Real estate assets once available in a legacy application are now in the blockchain environment, said Khalifa Al Suwaidi, CEO and board member, Emirates Real Estate Solutions. He was speaking on the impact of blockchain technology on Dubai's real estate sector at the Cityscape Global Conference on Monday.
"We launched the Dubai Blockchain Strategy in 2017 that aims to convert all title deeds in the Dubai Land Department registry into a blockchain environment. It's a platform meant to integrate all real estate services," Al Suwaidi said.
Earlier, property transactions took at least a week or 20 days to be concluded. Today, one can do so in 30 minutes. Blockchain provides services by different real estate stakeholders on a single platform, thereby improving the journey for end-users.
"People need to be made aware of the changes in rules and regulations. Contracts approved digitally must also be upheld in a court of law. Having a legacy system along with blockchain will help protect data and owner rights. People will adapt to blockchain once it starts resolving their problems," the senior executive said.
Talking of how blockchain brings ease and convenience to end-users, Dobo Radichkov, senior director of data and blockchain at Dubizzle, said: "The aim is to convert paper-heavy processes in transacting real estate online. With blockchain, you can buy/sell real estate very quickly."
However, with security standards still evolving, one needs to balance the power of blockchain technology with its maturity. "A lot of authorities mirror the digital side of things with paper documents: this is a hybrid approach. However, there is a potential risk to business. Both the government and private sector need to work together for blockchain to succeed," Radichkov added.
Panelists discussed how the benefits of using blockchain would outweigh the risks in the real estate sector.
"The big guys will start using it if they believe there is regulatory and information security. Trading of digital real estate assets is complex. When you transact a digital token with a regulatory service in the background, this will drive confidence in the market," explained Cassian Scott, senior vice-president, Altus Group.
Meanwhile, outlining the top trends disrupting the UAE real estate sector, Ian Albert, regional director and head of research and advisory, Mena at Colliers International, cited Artificial Intelligence, flexible workspaces and regulation changes.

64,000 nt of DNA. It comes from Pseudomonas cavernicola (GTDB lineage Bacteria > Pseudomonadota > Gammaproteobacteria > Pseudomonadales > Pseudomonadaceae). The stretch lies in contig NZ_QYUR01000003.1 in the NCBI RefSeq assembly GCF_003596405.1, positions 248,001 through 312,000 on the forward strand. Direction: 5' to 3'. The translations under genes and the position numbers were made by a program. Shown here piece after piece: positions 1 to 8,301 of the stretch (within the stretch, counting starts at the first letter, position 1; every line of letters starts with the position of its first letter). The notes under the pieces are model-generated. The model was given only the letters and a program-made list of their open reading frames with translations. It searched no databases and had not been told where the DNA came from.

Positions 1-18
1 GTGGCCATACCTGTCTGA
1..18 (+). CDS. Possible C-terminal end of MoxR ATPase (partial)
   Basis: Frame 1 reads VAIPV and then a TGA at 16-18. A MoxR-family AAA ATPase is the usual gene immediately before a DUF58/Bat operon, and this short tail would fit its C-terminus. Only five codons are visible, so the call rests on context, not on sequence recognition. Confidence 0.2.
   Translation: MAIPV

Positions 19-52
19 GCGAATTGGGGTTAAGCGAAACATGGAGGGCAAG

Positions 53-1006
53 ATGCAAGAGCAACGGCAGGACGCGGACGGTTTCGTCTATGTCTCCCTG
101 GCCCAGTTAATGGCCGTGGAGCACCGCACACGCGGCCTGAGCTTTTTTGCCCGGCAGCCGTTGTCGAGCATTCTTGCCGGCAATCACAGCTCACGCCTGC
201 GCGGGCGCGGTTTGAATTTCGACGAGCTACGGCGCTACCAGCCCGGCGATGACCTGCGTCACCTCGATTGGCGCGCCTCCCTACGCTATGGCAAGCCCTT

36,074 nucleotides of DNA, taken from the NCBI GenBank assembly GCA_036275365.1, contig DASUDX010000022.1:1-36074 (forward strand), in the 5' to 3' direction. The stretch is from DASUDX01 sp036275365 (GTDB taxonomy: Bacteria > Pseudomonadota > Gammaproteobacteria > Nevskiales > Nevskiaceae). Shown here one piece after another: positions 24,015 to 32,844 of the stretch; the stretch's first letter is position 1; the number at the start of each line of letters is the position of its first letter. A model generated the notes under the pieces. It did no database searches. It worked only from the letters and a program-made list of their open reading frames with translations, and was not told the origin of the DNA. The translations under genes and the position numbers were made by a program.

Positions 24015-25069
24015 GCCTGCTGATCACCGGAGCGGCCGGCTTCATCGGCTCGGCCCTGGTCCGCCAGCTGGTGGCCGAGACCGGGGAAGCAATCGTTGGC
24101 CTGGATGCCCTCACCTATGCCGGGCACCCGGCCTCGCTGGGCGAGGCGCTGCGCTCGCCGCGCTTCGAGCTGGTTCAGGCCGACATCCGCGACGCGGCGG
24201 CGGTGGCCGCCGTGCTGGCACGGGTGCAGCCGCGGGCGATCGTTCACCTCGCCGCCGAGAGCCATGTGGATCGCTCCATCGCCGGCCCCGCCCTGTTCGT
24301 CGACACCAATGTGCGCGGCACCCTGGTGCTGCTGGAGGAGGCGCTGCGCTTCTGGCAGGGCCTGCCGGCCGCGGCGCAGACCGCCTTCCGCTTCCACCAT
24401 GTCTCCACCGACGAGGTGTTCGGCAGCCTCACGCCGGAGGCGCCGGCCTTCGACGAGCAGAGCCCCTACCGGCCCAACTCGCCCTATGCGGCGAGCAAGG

"While the use of chatbots in Mena is 20 per cent in 2018, it is estimated to rise to 57 per cent by 2021. Co-working and flexspaces are also a top trend. Dubal flexspaces account for less than one per cent of the total office market today. But, there has been 94 per cent growth between 2014 and 2018," he pointed out.
Attracting digital occupiers
Dubai is changing its response towards attracting digital companies and digital economy in four ways. "These include: 1) Repositioning its free zones. The government has already announced a number of dual licences. You can get offshore benefits in an onshore location. 2) Continue growth towards Dubai South, Expo site and Al Maktoum Airport 3) Bringing growth back towards the city [Downtown] through projects such as Dubai Creek Harbour, MBR City, Dubai Hills, etc. 4) Regeneration of existing industrial areas such as Al Quoz and Umm Ramool," Craig Plumb, head of research, JLL Mena, told Khaleej Times.
Dubai's economic growth has been built on creating clusters of similar businesses in a range of free trade zones, with the existing 26 free zones accounting for more than 30 per cent of the emirate's economy. This traditional model is now being refined, which will result in changes to the future pattern of clusters of economic activity across the city.
Meanwhile, Dubai is on its journey to becoming an innovation-led 'New World City'. "Dubai will continue to offer a blend of attractions for tech-savvy local and international companies. The creation of a range of new physical environments will play a key part in the city's transition to an innovation-led New World City," according to Jeremy Kelly, head of JLL's global research.
Dubai scores well on all the counts to become a digital city: number of startups, unicorns and patents applied. Dubai can be classified as a hybrid city with rapid progress in infrastructure and real estate.
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